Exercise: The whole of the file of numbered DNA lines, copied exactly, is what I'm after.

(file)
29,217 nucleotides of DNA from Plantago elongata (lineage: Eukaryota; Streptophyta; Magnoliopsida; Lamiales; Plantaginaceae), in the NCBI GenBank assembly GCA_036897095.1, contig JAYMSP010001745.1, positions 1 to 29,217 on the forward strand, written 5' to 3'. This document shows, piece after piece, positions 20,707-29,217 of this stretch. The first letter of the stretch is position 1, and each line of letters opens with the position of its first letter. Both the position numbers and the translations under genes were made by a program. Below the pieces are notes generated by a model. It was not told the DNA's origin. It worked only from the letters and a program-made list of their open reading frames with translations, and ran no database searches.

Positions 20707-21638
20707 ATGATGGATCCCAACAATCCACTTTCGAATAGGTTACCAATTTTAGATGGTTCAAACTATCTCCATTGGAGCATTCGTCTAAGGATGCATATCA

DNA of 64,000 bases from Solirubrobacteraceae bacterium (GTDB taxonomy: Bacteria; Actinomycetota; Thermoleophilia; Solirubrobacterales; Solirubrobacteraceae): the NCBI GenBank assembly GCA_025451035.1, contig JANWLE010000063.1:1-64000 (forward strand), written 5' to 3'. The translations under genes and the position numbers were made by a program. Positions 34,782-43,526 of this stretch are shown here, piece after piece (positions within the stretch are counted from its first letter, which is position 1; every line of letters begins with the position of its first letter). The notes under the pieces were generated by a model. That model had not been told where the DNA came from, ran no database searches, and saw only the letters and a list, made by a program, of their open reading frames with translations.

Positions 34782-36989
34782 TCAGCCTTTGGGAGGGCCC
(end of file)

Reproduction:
29,217 nucleotides of DNA from Plantago elongata (lineage: Eukaryota; Streptophyta; Magnoliopsida; Lamiales; Plantaginaceae), in the NCBI GenBank assembly GCA_036897095.1, contig JAYMSP010001745.1, positions 1 to 29,217 on the forward strand, written 5' to 3'. This document shows, piece after piece, positions 20,707-29,217 of this stretch. The first letter of the stretch is position 1, and each line of letters opens with the position of its first letter. Both the position numbers and the translations under genes were made by a program. Below the pieces are notes generated by a model. It was not told the DNA's origin. It worked only from the letters and a program-made list of their open reading frames with translations, and ran no database searches.

Positions 20707-21638
20707 ATGATGGATCCCAACAATCCACTTTCGAATAGGTTACCAATTTTAGATGGTTCAAACTATCTCCATTGGAGCATTCGTCTAAGGATGCATATCA

DNA of 64,000 bases from Solirubrobacteraceae bacterium (GTDB taxonomy: Bacteria; Actinomycetota; Thermoleophilia; Solirubrobacterales; Solirubrobacteraceae): the NCBI GenBank assembly GCA_025451035.1, contig JANWLE010000063.1:1-64000 (forward strand), written 5' to 3'. The translations under genes and the position numbers were made by a program. Positions 34,782-43,526 of this stretch are shown here, piece after piece (positions within the stretch are counted from its first letter, which is position 1; every line of letters begins with the position of its first letter). The notes under the pieces were generated by a model. That model had not been told where the DNA came from, ran no database searches, and saw only the letters and a list, made by a program, of their open reading frames with translations.

Positions 34782-36989
34782 TCAGCCTTTGGGAGGGCCC